Published: Fri, May 11, 2018
Medicine | By Ray Hunter

New mental health service for South Yorkshire mums

New mental health service for South Yorkshire mums

At any given time, one in five Canadians is dealing with mental-health issues, and if we go family-by-family, nearly everyone experiences mental illness some time.

Foundry North Shore, a Vancouver Coastal Health-operated facility that's comprised of more than 15 existing social programs and services all operating under one roof in Lower Lonsdale, officially opened its doors in September.

"I think youth are still navigating their way through life and understanding who they are, what their needs are and everything else". This means that schools are finding it very hard to get children the support they need'.

May 7-13 is the Canadian Mental Health Association's Mental Health Week, a national endeavour to spread the message that mental health relates to more than just mental illness - and share the notion that everyone deserves to feel well regardless of their experience with mental health.

The downtown facility is expected to expand access to supports and feature an innovative Recovery College, offering a range of courses collaborated on by people who have experience with mental health or substance use challenges. "You're not alone in this'". Children and young people in the poorest households are three times more likely to have a mental health problem than those growing up in better-off homes.

"The Green Paper also fails to adequately address the most important issue beyond the school gates, which is the lack of capacity in local NHS services for students with serious mental health problems". But our report out today from the Education and Health and Social Care Committees says its strategy lacks ambition.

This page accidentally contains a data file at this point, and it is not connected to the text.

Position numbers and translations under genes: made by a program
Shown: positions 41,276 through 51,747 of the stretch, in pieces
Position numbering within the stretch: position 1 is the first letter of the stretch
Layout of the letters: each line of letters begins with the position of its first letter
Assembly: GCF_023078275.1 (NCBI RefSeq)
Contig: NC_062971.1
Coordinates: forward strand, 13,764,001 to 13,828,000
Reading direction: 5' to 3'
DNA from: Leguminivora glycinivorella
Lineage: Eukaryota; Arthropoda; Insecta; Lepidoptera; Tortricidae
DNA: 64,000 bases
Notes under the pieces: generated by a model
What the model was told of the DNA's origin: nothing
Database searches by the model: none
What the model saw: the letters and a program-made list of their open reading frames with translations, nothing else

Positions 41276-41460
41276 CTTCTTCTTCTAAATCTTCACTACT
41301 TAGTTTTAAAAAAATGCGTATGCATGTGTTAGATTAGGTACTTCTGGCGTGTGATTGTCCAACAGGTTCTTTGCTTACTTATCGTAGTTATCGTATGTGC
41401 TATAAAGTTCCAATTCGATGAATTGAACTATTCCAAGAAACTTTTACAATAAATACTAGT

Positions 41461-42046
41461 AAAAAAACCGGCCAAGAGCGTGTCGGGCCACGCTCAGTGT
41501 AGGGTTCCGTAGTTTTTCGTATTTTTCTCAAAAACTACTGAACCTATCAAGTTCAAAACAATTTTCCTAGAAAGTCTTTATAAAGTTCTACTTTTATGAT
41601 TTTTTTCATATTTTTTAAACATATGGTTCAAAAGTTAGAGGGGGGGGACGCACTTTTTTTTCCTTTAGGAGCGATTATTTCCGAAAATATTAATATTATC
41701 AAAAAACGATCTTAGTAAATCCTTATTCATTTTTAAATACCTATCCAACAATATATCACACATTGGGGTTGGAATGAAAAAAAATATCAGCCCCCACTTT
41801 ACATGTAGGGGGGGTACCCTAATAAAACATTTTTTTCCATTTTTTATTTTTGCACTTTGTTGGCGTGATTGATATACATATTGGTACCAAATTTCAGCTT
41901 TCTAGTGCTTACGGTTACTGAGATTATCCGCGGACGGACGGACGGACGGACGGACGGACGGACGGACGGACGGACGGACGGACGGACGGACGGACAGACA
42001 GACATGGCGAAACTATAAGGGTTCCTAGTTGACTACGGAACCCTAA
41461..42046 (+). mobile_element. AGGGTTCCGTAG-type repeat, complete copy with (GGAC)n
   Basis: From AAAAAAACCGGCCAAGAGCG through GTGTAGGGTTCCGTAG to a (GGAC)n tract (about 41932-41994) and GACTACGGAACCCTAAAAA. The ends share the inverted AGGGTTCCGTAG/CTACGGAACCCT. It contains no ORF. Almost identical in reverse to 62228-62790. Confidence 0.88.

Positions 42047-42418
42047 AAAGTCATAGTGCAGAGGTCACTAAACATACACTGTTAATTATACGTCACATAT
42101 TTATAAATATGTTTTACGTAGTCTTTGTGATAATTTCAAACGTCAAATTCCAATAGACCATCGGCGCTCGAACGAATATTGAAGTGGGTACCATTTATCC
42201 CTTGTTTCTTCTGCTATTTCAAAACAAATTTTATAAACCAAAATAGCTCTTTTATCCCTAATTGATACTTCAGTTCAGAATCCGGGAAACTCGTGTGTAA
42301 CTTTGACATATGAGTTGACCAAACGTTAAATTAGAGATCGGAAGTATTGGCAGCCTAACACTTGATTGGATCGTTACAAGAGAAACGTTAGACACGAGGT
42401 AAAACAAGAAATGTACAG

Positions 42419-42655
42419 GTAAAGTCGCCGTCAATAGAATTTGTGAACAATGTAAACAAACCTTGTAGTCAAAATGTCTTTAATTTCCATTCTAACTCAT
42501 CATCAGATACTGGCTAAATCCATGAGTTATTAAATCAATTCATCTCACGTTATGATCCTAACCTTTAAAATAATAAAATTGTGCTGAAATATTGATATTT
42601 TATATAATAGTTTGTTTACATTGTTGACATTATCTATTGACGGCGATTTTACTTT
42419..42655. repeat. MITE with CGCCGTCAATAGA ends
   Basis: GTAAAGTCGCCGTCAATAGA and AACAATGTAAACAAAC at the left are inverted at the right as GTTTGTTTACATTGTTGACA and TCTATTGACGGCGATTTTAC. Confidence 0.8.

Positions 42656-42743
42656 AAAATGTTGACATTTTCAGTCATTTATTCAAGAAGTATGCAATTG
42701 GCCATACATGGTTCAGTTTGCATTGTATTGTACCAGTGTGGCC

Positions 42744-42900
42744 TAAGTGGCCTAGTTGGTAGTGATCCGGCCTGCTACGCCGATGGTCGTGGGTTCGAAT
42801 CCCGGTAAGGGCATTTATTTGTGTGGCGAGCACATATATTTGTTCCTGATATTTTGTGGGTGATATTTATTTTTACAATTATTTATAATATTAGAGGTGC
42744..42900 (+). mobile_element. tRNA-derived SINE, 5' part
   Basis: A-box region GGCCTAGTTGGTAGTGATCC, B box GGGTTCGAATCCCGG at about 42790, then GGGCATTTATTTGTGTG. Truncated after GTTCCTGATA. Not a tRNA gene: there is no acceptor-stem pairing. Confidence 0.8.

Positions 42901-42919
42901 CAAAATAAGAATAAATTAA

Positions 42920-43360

The 9,000-square-foot Foundry facility is located at 211 West First St.


Director of policy and campaigns at Action for Children, Imran Hussain, said, 'Like everyone else, MPs are disturbed that for all the talk of early intervention, early years settings are invisible in the Government's plans.

Social emotional learning, empathy, resilience and supportive, nurturing relationships are all essential pieces of promoting a child's mental well-being and reducing mental health risk.

David Hughes, AoC chief executive, added: "We welcome the way in which the Green Paper is highlighting the importance of education in supporting young people with mental health difficulties".

'While the Government's vision recognises that prevention is better than cure, the focus on early years in this Green Paper is not almost strong enough. We want the Government to urgently bring forward new funding and to strengthen its plans to improve provision so that all children get the help they need'.

"The Government's plans do little to improve support for the most vulnerable groups of children, including those affected by sexual abuse and neglect, domestic violence and drug and alcohol misuse, those excluded from school and refugee children".

"We agree that every young person should be able to access mental health support - however we need to ensure we get this right, which is why we will pilot this approach to make sure services are correct".

The committees have called for the government to commit to a full assessment of the current transition arrangements between child and adult mental health services, proposing 25 as a more appropriate age.

Like this: